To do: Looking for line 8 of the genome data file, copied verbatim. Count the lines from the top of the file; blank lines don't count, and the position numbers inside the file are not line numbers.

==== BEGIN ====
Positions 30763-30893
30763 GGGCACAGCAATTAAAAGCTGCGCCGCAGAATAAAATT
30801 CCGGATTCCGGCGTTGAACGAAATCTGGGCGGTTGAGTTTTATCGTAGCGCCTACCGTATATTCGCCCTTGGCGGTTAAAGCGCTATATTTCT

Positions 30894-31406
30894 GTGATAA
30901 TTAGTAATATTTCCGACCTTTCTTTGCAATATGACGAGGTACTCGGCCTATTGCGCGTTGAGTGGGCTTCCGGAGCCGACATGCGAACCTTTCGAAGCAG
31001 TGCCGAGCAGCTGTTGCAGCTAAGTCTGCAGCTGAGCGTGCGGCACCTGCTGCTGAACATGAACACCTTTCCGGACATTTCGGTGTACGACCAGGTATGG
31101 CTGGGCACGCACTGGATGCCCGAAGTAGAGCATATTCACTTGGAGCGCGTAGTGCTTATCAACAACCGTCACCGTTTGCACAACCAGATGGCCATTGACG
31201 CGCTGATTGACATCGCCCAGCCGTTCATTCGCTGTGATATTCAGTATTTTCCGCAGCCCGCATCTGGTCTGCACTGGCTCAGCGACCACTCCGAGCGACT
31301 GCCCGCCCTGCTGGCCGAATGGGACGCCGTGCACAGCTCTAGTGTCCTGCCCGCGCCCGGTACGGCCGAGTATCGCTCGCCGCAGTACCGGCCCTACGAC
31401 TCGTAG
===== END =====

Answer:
31101 CTGGGCACGCACTGGATGCCCGAAGTAGAGCATATTCACTTGGAGCGCGTAGTGCTTATCAACAACCGTCACCGTTTGCACAACCAGATGGCCATTGACG